Rustic Dinner RollsAs I mentioned a couple of weeks ago during the New Year’s round up posts, I’ve gotten a lot more into bread baking the past year. One thing I had the opportunity to make yet was crusty breads. To achieve that crusty effect, most recipes require a “sponge”, which usually is made the night before you plan to bake the bread. Which, of course – I never seem to have my act together enough to plan ahead for that.

We were having soup for dinner last week, and I wanted some French-type rolls to go along with. But, it was cold and rainy – really wasn’t feeling going to the store. So, I turned to my cookbook for inspiration. Cook’s Illustrated had a recipe for dinner rolls that claimed the crunch of a crusty roll, without the time commitment. It was a few more steps than your standard yeast roll recipe, but I was pretty sure the finished product was going to be worth it.

The rolls were airy and chewy on the inside, with a nice thick crunchy crust. This will definitely be my go-to bread when I want something with a little more body than a traditional yeast dinner roll. The batch made enough for one dinner’s worth for us, as well as another meal’s worth that I stuck in the freezer for a rainy day.

Navy Bean Soup

For a good chunk of my life, I was completely turned off by bean soup. Come to think of it, I was pretty much disgusted by all beans. Silly little girl. I’m happy to report that in the past couple years, beans have become a staple in my kitchen. I like to keep bagged dried beans on hand for meals like this, but also canned beans for a quick meal or side dish.

This navy bean soup is the first instance in which I “saw the light” in regards to how awesome beans can be. We were on a cruise, enjoying lunch in the dining room, and navy bean soup was one of the starter courses for the day. I tried it, and loved it. The flavor and texture just won me over completely. Not to mention how hearty and filling it is. Isn’t it funny with all the fancier things on the menu that day, I remember the humble bean soup? It definitely left an impression.

Anyways, I finally “borrowed” the Carnival cookbook from my mom (she’ll probably never see it on her bookshelf again), which has their navy bean soup recipe. After Christmas we were all kind of burnt out on ham leftovers, so I threw the bone into the freezer and took it out last week to make this soup. But, if you don’t have a ham bone laying around, then a smoked ham hock would work just fine. It doesn’t get much more filling, heartier, or economical than a big bubbling pot of bean soup folks!

Bacon Stout Chocolate Cheesecake

Okay, okay – hear me out. I know what you must be thinking – bacon on a cheesecake? What the what? But just trust me, it works, especially since its beer-candied bacon. I first got this idea for a cheesecake at my favorite place for inspiration, Dogfish Head Brewings & Eats. In the spring months here on Delmarva, they have a restaurant week. If you are a restaurant in the area and would like to participate, you can offer a 3-course meal to your patrons for $30 a person.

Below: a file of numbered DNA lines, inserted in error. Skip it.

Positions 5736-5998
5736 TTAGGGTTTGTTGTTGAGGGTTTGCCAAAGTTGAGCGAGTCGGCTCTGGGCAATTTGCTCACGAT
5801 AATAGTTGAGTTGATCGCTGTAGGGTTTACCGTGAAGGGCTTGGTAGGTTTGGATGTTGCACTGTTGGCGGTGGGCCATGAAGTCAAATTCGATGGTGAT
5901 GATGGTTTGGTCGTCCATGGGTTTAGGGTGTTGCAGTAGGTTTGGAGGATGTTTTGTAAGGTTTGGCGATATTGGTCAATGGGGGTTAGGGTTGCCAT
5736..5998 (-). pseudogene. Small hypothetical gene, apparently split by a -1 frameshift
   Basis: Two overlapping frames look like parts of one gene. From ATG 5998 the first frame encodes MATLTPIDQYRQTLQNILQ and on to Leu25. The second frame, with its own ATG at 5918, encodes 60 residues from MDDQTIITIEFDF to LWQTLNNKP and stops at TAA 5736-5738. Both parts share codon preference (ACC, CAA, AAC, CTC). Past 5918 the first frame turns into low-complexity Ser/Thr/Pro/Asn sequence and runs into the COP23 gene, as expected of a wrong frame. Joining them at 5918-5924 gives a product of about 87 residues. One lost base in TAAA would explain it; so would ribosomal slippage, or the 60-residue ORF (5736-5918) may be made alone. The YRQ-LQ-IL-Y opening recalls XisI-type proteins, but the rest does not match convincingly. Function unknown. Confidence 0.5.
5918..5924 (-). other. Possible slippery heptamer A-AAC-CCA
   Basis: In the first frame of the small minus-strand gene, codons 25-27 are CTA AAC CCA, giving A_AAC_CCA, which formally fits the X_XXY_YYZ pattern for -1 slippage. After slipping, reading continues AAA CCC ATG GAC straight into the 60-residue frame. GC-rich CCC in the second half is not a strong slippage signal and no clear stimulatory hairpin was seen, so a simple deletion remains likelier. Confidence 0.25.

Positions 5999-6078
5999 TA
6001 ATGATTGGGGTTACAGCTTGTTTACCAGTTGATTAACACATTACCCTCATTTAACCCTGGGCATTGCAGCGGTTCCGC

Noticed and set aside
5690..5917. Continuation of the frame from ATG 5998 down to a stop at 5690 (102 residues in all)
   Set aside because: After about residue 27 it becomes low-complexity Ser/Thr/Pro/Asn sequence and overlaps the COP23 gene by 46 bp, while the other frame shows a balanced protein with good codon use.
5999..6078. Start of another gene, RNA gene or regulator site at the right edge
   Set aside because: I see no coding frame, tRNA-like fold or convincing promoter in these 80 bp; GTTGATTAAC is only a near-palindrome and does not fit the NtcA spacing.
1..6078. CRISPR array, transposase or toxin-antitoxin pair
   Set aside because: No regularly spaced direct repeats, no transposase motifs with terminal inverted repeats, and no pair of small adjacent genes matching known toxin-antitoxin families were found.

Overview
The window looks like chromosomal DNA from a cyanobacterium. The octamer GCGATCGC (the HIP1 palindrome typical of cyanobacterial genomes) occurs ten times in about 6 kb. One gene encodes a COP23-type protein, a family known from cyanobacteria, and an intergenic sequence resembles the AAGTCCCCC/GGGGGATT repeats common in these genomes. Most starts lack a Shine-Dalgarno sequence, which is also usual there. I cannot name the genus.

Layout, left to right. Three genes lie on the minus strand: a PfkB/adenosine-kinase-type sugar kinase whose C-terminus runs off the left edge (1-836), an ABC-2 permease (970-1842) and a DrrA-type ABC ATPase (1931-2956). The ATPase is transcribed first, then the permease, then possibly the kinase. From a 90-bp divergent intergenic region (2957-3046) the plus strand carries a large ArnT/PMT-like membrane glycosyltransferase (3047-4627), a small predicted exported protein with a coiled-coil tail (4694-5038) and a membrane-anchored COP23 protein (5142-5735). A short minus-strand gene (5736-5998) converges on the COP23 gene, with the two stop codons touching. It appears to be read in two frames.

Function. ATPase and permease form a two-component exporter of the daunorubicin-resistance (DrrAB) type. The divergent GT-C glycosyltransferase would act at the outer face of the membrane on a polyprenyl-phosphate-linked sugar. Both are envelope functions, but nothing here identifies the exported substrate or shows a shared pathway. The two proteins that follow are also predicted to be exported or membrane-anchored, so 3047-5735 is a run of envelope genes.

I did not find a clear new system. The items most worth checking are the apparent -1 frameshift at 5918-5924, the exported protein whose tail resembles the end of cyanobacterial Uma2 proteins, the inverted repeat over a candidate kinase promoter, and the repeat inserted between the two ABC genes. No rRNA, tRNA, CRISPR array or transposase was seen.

We’ve been to a few places, as it’s always fun to try something new, but we always end up back at Dogfish. There’s the amazing beer, obviously. But, the food is always awesome – as well as the service. It’s a great place to go with the kids, with fun activity menus to keep them busy. They even make their own homemade birch beer! They source as many local ingredients as much as possible, displaying the farms proudly on a chalkboard. Sam and his wife Mariah (founders of Dogfish Head) are the nicest people in the world. We’ve seen them in there many evenings where their family was enjoying dinner with friends, or just hanging out – and Sam chatted with Jon about homebrew for a while. They also host our local homebrew chapter, Delmarva United Homebrewers, at the brewpub in the winter months. Which, is just another notch on their lipstick case of coolness in my book.  Okay, I digress…let’s just say that I love them, and everything that they stand for.

The cheesecake was on their prix fixe menu that night as a dessert choice. Of course I couldn’t resist, and I’m eternally grateful that I didn’t. They used their Chicory Stout in the batter, which led to a  denser cheesecake than I was accustomed to. It definitely stuck in my mind, and I always wanted to recreate it at home. Enter Jackie, who posted a chocolate stout cheesecake on her beer blog a while back. I knew it was  going to be the perfect base for this monster. And, it was. I added a bit of the beer-candied bacon to the batter, as well as to the top (along with some hot fudge sauce to make it easier to adhere). Just enough to make you think – Oh, bacon! And the pretzel crust? Insanely good, and seemed to retain a better crunch than your standard graham cracker variety.

Desserts are often overlooked at Super Bowl parties – but this is one that is most definitely notable. Make this, and you’re sure to be the talk of the party. Or with it in hand, will get you into any party you like! Who’s going to turn down a bacon stout chocolate cheesecake with a pretzel crust? #nobody

Classic Hot Fudge Sauce

Hot fudge has to be one of my favorite things on this planet. On ice cream, drizzled over cake or brownies, mixed into milk – you name it, I love it. Sadly, I’d always relied on the kind from the jar to get my fix. But, as with some of my other favorite store-bought items, I wanted to learn to make it at home.

I came across this recipe right before Christmas, and made it for Andrew’s teachers at school – along with some peanut brittle. It’s everything that hot fudge sauce should be. Thick, smooth, and chocolaty. The best part? It only uses 3 ingredients, all of which are pantry staples in my home.

I’m still trying to decide if this is a good thing, or a bad thing…